Tube-feedings for kids who aspirate – When kids with swallowing problems need a tube for feedings
G-tubes may be needed for liquids or entire meals-
Jay Hochman graduated Phi Beta Kappa from the University of Virginia, then earned his medical degree at Baylor College of Medicine.
Aspiration is when food or fluids go into the trachea, the tube carrying oxygen to the lungs. Pneumonia can develop if the foods get as far as the lungs, especially for children who have weak chest muscles and can't cough. It may not occur with all foods, but typically fluids like juices or milk cause the worst problems. As a result, many of these children have their drinks thickened or they have feeding tubes (known as gastrostomy or g-tubes) placed directly into their stomachs, bypassing the swallowing mechanism and the possibility of aspiration.
A study (ME McSweeney. Journ Pediatrics 2016; pages 79-84) evaluated 114 children who had aspiration.
- They found no difference in the number of hospitalizations comparing the kids who drank thin or thick liquids.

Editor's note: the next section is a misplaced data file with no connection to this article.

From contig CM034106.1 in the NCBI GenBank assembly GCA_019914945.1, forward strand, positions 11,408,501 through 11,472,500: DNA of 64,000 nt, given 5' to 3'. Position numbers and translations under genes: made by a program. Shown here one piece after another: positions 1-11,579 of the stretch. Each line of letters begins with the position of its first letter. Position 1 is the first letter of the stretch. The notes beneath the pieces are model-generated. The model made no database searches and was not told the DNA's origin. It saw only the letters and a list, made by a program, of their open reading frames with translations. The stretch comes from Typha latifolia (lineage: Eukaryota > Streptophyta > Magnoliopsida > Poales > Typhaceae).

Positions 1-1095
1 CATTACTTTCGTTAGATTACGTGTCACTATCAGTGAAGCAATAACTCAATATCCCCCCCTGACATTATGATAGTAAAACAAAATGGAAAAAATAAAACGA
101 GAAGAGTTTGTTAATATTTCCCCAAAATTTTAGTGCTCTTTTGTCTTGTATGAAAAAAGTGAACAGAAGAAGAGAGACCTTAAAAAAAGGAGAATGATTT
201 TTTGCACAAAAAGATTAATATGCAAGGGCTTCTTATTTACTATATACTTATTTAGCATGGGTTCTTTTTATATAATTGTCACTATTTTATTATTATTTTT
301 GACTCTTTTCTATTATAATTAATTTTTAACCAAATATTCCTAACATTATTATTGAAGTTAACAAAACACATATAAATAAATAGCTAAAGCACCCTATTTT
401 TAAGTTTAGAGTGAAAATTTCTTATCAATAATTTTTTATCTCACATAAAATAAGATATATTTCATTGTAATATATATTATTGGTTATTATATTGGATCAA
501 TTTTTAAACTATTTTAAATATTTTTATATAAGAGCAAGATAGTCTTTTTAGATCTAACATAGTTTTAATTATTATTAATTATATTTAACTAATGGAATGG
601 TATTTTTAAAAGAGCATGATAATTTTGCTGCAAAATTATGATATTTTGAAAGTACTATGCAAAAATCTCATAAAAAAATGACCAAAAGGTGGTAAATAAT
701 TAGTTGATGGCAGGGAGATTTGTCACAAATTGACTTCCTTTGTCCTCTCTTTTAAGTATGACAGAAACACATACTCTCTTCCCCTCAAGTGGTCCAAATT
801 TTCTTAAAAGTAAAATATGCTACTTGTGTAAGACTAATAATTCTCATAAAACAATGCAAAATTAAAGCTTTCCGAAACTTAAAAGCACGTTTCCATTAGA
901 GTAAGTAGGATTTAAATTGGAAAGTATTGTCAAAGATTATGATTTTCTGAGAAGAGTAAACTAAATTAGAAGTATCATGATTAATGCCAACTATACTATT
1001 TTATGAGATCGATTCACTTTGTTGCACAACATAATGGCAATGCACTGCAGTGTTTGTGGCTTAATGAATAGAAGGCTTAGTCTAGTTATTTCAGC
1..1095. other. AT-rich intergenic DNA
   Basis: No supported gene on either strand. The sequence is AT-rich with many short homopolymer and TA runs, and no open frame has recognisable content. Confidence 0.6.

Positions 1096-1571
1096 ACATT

- Those fed by g-tubes were hospitalized twice as often and for a longer time (24 days compared with 2 days for those fed by mouth)
But those who need a feeding tube often have other problems as well. In the study, 11 children needed a g-tube because they failed oral feedings even when the fluids were thickening.
Swallowing can improve over time (but it often takes a long time). Some children who have problems with thin fluids may do well drinking thickened liquids. They may be able to avoid having a g-tube for feedings. However, children who have problems swallowing thickened liquids generally need to receive their fluids, and maybe their entire diet through a g-tube.
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